Ho ho ho, are you pissing yourself with laughter yet? How about taking a look at these X-rated adult movie titles in the “That’s Sexploitation!” segment, which include (are you ready?): “The Spy Who Bit Me”, “All The President’s Girls”, “The Happy Hooker Goes Down On Washington” and “2069: A Space Orgy.”

Four writers are credited (if that’s the correct word) for the screenplay, including Miller, include Second City alumni Royce D. Applegate, Ian Praiser and Charley Smith, and the title of the film, by the way, was subsequently changed later to Coming Attractions, and it’s also known as Quackers.

As you might expect, this was first, final and only ever movie written and/or directed by Ira Miller, although he would go on from Loose Shoes to be involved as a bit-part actor in a couple of Mel Brooks’s lesser-known projects, including Spaceballs (1987) and Robin Hood: Men In Tights (1993). Miller died in 2012.


About Bryan Thomas

Bryan Thomas has been a freelancing writer/critic for All Music Guide, and a contributor to Launch, Music Connection, Big Takeover and numerous other publications and entertainment websites, blogs and zines, most of them long gone. He's written more than sixty sets of liner notes. He’s also worked for over twenty years at mostly reissue record labels -- prior to that he worked in bookstores and record stores, going all the way back to the original vinyl daze. He lives in the Miracle Mile neighborhood of Los Angeles, CA.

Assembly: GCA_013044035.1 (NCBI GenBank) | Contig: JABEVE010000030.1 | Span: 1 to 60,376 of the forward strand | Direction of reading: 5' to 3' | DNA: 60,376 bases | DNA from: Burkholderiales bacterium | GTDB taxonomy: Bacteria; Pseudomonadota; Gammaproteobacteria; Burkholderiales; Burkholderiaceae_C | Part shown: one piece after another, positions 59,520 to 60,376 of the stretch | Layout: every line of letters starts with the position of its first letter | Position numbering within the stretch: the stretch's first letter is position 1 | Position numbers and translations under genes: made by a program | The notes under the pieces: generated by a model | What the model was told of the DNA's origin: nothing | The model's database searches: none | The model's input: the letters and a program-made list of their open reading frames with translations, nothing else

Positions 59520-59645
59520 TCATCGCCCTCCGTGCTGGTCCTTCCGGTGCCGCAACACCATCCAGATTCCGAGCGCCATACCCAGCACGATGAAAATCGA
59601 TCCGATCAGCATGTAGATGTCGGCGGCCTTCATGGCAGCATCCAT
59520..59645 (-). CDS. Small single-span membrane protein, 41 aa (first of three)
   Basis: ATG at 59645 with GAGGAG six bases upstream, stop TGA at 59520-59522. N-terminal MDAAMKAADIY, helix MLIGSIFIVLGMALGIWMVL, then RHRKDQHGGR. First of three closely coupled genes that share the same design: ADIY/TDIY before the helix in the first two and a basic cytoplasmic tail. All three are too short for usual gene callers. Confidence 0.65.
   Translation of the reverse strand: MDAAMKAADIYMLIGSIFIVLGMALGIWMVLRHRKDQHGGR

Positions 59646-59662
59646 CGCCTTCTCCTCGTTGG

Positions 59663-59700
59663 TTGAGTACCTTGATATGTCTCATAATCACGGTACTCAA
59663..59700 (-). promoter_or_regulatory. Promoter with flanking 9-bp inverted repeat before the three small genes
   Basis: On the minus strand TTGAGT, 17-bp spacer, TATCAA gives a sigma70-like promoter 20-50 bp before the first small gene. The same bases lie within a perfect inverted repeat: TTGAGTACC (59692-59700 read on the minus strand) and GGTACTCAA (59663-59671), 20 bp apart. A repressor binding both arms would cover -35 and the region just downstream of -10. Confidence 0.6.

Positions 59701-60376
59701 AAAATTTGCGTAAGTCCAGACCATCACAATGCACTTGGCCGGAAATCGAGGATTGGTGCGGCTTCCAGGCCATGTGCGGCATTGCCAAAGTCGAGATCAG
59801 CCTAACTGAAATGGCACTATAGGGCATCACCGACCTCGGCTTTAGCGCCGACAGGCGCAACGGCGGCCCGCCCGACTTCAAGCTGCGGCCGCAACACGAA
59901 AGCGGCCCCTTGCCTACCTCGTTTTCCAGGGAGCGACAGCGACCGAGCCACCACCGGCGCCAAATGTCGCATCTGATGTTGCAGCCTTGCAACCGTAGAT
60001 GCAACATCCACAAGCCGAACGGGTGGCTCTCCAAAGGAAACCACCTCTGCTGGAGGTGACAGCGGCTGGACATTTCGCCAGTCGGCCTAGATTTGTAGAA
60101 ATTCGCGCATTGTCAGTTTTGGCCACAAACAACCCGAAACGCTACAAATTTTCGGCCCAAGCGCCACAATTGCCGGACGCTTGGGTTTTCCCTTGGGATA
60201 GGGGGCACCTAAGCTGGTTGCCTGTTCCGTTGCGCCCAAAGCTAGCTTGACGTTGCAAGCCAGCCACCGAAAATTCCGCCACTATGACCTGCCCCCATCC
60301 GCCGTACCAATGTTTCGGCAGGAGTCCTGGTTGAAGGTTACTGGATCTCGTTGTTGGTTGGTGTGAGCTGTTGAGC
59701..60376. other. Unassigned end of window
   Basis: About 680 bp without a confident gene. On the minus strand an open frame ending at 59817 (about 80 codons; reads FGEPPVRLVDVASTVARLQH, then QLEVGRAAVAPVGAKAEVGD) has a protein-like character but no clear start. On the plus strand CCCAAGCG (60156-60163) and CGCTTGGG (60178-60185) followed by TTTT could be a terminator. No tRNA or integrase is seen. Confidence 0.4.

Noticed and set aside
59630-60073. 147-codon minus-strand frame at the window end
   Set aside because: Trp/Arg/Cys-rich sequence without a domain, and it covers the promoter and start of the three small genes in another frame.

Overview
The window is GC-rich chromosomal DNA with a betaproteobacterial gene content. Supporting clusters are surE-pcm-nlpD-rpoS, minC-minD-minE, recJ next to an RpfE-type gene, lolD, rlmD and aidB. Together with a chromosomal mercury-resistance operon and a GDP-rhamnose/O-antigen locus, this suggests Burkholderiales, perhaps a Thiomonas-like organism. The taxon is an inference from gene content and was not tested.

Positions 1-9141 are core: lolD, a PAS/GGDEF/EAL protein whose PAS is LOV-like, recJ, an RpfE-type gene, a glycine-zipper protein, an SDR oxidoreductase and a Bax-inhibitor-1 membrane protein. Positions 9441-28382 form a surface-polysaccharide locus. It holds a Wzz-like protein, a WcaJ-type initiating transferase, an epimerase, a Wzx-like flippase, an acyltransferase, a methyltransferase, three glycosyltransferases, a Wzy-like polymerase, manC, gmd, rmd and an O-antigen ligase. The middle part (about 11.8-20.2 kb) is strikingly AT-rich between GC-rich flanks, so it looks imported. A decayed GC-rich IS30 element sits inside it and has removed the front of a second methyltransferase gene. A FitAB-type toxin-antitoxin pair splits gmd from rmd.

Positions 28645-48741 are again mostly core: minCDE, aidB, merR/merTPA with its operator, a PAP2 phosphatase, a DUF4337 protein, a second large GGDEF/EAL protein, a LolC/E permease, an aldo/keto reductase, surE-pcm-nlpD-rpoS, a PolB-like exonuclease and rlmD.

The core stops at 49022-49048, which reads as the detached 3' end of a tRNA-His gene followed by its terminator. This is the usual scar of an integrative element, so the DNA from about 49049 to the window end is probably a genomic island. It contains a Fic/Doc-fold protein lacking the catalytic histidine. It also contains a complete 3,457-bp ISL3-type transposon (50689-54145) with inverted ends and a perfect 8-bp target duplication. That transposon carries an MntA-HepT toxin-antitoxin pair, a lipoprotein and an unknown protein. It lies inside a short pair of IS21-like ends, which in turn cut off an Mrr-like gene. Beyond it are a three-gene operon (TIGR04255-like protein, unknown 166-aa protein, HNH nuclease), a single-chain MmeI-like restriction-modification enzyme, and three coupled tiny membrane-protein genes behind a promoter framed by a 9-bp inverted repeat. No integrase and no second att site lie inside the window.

• http://dangerousminds.net/ Chris Bickel

    I never knew the back story behind the title/sketch. I liked this movie a lot as a kid, but most of it doesn’t hold up. I still laugh about the Billy Jerk “did you just call that midget ‘shorty'” scene though.

  • Michael Dare

    Ira Miller and Mel Brooks were pals and he has the best line in History of the World Part I. Romans catch a runaway slave and say “You know what we do with runaway slaves, don’t you?” Everyone in the crowd raises their hand and goes “Oooh, oooh.” The Roman points to someone and Ira steps out of the crowd and says “You shove a live snake up their ass?”

  • Munkiman


  • Chris

    Nice article about a film I’d forgotten I’d seen. Probably for the better.

    BTW, the character of Ernie Piles was based on the famous real-life war correspondent Ernie Pyle. Not Gomer Pyle.